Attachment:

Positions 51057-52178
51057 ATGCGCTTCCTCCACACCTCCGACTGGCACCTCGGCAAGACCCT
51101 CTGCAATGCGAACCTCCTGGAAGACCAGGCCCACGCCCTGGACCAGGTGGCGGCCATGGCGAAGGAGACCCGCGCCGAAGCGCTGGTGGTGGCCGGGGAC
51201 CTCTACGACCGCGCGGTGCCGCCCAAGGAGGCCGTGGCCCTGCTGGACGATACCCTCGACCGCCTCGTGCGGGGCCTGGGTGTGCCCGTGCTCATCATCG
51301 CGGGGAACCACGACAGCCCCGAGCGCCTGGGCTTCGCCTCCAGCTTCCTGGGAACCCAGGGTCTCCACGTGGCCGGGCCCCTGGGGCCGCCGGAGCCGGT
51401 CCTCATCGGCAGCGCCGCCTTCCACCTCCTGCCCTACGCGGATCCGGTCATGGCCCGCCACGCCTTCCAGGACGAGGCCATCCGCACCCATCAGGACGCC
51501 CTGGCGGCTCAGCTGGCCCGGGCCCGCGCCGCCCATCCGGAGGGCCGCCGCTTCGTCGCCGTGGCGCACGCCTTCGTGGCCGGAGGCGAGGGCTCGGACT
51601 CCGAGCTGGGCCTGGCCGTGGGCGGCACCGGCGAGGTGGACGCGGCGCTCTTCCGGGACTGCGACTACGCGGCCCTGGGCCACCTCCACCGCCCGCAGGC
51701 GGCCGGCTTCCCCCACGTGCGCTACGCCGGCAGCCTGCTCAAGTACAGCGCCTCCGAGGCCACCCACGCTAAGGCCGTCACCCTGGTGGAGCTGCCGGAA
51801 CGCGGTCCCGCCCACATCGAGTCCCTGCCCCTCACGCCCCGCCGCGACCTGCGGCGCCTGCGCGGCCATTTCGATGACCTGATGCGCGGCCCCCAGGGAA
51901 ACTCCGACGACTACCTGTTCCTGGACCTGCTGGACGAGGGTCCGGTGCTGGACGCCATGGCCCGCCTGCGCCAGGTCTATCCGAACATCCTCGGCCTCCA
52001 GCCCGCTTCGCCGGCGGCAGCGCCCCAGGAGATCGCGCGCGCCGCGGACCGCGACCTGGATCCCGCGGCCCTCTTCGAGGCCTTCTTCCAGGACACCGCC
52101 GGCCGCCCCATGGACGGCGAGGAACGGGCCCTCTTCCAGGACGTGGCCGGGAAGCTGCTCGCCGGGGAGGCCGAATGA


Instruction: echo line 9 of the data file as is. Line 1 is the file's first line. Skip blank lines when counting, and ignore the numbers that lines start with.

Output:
51701 GGCCGGCTTCCCCCACGTGCGCTACGCCGGCAGCCTGCTCAAGTACAGCGCCTCCGAGGCCACCCACGCTAAGGCCGTCACCCTGGTGGAGCTGCCGGAA